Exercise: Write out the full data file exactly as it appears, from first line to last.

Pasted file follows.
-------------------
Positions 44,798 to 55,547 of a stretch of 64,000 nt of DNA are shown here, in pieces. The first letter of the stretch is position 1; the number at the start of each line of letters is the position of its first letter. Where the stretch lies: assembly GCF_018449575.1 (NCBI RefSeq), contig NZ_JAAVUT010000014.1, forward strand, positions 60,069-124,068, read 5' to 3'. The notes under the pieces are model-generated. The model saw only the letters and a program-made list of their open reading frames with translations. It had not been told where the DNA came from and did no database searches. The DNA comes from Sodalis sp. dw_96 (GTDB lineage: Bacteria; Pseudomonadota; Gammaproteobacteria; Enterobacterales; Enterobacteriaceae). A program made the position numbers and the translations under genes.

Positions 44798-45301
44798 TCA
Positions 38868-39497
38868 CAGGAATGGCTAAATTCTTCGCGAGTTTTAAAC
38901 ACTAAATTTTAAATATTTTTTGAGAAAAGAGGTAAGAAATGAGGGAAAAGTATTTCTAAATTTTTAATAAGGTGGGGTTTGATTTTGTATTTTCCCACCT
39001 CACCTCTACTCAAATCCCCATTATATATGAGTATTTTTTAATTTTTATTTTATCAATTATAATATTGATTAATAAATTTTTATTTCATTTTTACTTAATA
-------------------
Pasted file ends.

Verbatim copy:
Positions 44,798 to 55,547 of a stretch of 64,000 nt of DNA are shown here, in pieces. The first letter of the stretch is position 1; the number at the start of each line of letters is the position of its first letter. Where the stretch lies: assembly GCF_018449575.1 (NCBI RefSeq), contig NZ_JAAVUT010000014.1, forward strand, positions 60,069-124,068, read 5' to 3'. The notes under the pieces are model-generated. The model saw only the letters and a program-made list of their open reading frames with translations. It had not been told where the DNA came from and did no database searches. The DNA comes from Sodalis sp. dw_96 (GTDB lineage: Bacteria; Pseudomonadota; Gammaproteobacteria; Enterobacterales; Enterobacteriaceae). A program made the position numbers and the translations under genes.

Positions 44798-45301
44798 TCA
Positions 38868-39497
38868 CAGGAATGGCTAAATTCTTCGCGAGTTTTAAAC
38901 ACTAAATTTTAAATATTTTTTGAGAAAAGAGGTAAGAAATGAGGGAAAAGTATTTCTAAATTTTTAATAAGGTGGGGTTTGATTTTGTATTTTCCCACCT
39001 CACCTCTACTCAAATCCCCATTATATATGAGTATTTTTTAATTTTTATTTTATCAATTATAATATTGATTAATAAATTTTTATTTCATTTTTACTTAATA